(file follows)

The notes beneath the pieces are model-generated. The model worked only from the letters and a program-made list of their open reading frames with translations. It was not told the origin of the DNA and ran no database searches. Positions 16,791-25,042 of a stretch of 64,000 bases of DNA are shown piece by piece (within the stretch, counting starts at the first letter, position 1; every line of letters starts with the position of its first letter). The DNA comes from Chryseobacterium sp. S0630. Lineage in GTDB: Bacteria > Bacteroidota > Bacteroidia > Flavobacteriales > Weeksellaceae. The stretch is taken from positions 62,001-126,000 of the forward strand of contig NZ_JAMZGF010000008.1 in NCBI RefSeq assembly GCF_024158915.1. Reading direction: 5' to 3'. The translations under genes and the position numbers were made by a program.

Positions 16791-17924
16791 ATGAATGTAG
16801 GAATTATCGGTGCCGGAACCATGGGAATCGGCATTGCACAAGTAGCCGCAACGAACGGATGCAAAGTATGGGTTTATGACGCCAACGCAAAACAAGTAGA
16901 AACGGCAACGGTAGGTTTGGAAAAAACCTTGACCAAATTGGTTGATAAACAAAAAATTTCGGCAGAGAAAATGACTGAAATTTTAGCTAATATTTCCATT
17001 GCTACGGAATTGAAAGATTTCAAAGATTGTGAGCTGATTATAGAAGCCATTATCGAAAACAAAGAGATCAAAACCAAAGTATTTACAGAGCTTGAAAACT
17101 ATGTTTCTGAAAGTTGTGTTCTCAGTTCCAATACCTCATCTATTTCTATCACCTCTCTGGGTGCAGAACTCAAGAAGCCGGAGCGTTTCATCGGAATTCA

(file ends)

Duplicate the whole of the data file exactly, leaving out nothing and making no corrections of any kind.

The notes beneath the pieces are model-generated. The model worked only from the letters and a program-made list of their open reading frames with translations. It was not told the origin of the DNA and ran no database searches. Positions 16,791-25,042 of a stretch of 64,000 bases of DNA are shown piece by piece (within the stretch, counting starts at the first letter, position 1; every line of letters starts with the position of its first letter). The DNA comes from Chryseobacterium sp. S0630. Lineage in GTDB: Bacteria > Bacteroidota > Bacteroidia > Flavobacteriales > Weeksellaceae. The stretch is taken from positions 62,001-126,000 of the forward strand of contig NZ_JAMZGF010000008.1 in NCBI RefSeq assembly GCF_024158915.1. Reading direction: 5' to 3'. The translations under genes and the position numbers were made by a program.

Positions 16791-17924
16791 ATGAATGTAG
16801 GAATTATCGGTGCCGGAACCATGGGAATCGGCATTGCACAAGTAGCCGCAACGAACGGATGCAAAGTATGGGTTTATGACGCCAACGCAAAACAAGTAGA
16901 AACGGCAACGGTAGGTTTGGAAAAAACCTTGACCAAATTGGTTGATAAACAAAAAATTTCGGCAGAGAAAATGACTGAAATTTTAGCTAATATTTCCATT
17001 GCTACGGAATTGAAAGATTTCAAAGATTGTGAGCTGATTATAGAAGCCATTATCGAAAACAAAGAGATCAAAACCAAAGTATTTACAGAGCTTGAAAACT
17101 ATGTTTCTGAAAGTTGTGTTCTCAGTTCCAATACCTCATCTATTTCTATCACCTCTCTGGGTGCAGAACTCAAGAAGCCGGAGCGTTTCATCGGAATTCA